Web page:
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LIFE IN PARIS

Paris Metro pickpocketing gang jailed for a total of 113 years

A pickpocket gang that targeted the Paris Metro have been jailed for a total of 113 years.

Paris Metro pickpocketing gang jailed for a total of 113 years
Photo: AFP

The Romanian gang leaders were charged with offences of human trafficking, as well as money laundering and criminal association.

The 20-strong gang, all settled members of the Roma community, had exploited its children by sending them into the Paris Metro system to steal from commuters and tourists, the court heard.

READ ALSO 14 simple ways to avoid Paris pickpockets and petty thieves

Gang members were given sentences of between four and eight years.
 
This three-week trial was the result of investigations which began at the end of 2016 after a sharp increase in pickpocketing in the Metro.
 
Groups of children aged from 11 to 18, stole travellers' phones and wallets, most often on the Metro stairs. While one or more diverted the victims' attention, another stole the objects and passed them on to accomplices who quickly concealed them, before each fled on his own.
 
These bands, which favoured tourist Metro stations such as Gare du Nord, were particularly active during the Euro 2016 football tournament.
 
The investigation involved Franco-Romanian judicial cooperation and ended with the simultaneous arrest in France, Romania, Spain and Italy of the majority of suspects, parents of exploited minors.
 
Pickpocketing has long been a problem on the Paris Metro, with tourists often the targets.
 
The thieves work in organised gangs and often provide diversions such as dropping something or starting an argument, while another member of the gang takes the items.
 
Other techniques include pretending to be tourists and offering confused visitors help with the ticket machines.
 
 

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STRIKES

Striking workers block Paris airport terminal, flights delayed

Striking airport workers have blocked part Paris’s Charles de Gaulle airport, with some flights already delayed by at least one hour.

Striking workers block Paris airport terminal, flights delayed
Striking airport workers outside Charles-de-Gaulle airport in Paris. Photo: Geoffroy van der Hasselt | AFP

Last month, trade unions representing workers at the Aéroports de Paris (ADP) – the city’s Charles-de-Gaulle-Roissy and Orly airports – called for a strike between July 1st and July 5th in an ongoing dispute between French airport workers and bosses over contract renegotiations.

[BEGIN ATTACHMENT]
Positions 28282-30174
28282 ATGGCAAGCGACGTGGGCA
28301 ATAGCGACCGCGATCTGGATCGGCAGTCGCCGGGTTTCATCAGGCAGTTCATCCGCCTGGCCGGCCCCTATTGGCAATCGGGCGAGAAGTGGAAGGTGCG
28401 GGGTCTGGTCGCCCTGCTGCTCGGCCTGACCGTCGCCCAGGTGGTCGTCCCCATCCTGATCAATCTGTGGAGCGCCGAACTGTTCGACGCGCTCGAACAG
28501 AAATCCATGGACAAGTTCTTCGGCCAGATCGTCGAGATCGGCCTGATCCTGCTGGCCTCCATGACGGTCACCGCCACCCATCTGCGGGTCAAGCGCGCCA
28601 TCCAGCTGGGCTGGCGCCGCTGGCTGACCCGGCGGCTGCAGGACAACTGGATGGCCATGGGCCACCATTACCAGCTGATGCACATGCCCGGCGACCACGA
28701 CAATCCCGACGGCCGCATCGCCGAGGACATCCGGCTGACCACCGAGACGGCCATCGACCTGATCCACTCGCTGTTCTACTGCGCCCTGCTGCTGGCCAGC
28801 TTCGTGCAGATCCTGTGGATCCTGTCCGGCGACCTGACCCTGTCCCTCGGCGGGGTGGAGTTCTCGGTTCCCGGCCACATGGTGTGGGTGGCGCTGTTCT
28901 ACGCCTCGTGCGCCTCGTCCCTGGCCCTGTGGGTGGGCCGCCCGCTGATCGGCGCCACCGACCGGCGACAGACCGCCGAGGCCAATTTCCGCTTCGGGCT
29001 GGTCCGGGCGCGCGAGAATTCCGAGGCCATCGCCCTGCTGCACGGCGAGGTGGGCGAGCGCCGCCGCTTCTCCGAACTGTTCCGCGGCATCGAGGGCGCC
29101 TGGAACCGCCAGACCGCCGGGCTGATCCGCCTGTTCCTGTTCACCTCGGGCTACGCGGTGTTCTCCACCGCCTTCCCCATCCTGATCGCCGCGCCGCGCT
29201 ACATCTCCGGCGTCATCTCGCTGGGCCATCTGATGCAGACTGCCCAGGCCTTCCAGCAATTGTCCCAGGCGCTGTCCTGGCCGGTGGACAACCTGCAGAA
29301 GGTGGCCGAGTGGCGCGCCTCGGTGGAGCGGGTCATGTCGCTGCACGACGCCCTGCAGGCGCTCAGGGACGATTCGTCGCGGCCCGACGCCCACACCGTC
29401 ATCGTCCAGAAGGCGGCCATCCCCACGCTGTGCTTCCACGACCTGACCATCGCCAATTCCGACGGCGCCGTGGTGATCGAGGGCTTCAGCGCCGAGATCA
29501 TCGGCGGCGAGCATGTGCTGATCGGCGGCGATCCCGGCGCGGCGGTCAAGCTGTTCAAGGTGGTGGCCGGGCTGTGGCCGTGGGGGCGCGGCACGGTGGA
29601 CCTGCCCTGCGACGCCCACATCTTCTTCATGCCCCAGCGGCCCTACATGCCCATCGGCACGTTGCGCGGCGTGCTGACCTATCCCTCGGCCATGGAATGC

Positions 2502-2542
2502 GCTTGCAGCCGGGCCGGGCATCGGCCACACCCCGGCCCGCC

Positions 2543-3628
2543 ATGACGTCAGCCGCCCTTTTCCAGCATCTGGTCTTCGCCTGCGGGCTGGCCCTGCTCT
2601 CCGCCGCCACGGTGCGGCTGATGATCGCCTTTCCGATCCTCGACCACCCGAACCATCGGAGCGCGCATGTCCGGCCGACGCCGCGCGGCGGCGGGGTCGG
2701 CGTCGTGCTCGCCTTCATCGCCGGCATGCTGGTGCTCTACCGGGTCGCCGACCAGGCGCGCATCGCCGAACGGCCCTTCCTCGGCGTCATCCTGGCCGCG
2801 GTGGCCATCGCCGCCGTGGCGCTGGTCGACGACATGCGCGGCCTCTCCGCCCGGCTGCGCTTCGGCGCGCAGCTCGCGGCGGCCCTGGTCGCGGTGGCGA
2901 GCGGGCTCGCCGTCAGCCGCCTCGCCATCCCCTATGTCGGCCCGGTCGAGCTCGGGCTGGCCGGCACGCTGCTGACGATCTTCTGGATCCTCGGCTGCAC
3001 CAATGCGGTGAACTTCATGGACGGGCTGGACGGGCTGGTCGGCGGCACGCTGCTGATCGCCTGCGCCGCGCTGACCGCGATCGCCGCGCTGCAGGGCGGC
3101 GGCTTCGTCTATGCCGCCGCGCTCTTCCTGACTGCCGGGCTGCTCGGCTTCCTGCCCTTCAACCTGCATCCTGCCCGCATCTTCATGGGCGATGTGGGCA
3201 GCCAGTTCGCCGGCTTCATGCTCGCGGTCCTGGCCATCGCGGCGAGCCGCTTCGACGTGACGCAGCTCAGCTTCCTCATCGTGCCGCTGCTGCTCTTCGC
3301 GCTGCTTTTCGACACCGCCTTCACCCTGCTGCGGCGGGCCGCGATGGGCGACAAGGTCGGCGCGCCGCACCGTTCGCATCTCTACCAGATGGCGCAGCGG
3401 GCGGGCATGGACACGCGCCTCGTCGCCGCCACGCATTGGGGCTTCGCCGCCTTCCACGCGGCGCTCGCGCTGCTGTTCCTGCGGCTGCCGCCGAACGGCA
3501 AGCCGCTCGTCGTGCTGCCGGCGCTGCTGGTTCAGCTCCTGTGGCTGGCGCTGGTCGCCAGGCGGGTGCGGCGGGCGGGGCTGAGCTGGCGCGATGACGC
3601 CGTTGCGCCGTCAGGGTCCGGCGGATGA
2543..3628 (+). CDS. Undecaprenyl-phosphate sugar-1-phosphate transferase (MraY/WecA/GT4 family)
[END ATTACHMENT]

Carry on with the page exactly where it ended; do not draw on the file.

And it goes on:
A second wave of protests are expected next week, after a strike notice was filed for July 9th.

Tensions mounted on Friday morning as some 400 protesters staged a raucous demonstration at CDG’s terminal 2E, which mostly deals with flights outside the Schengen zone, as police officers looked on.

At Orly airport, meanwhile, some 250 people demonstrated “outside”, while a small group was inside.

The dispute is over a long-term plan by ADP to bring in new work contracts for employees at the airports, which unions say will lower pay, job losses and a reduction in rights and bonuses for employees.

The strike is being jointly called by the CGT, CFE-CGE, Unsa, CFDT and FO unions, who said in a joint press release that the proposals will “definitively remove more than a month’s salary from all employees and force them to accept geographical mobility that will generate additional commuting time”.

Unions say that staff face dismissal if they do not sign the new contracts.

ADP said on Wednesday that it expected ‘slight delays for some flights but no cancellations’ to services – but it urged travellers to follow its social media operations for real-time updates.

On Thursday, the first day of action, 30 percent of flights were delayed between 15 minutes and half-an-hour.

ADP’s CEO Augustin de Romanet had said on Tuesday that ‘everything would be done to ensure no flight is cancelled’. 

ADP reported a loss of €1.17 billion in 2020. 

Stressing that discussions are continuing over the proposed new contracts, the CEO called for “an effort of solidarity, with a red line: no forced layoffs.”

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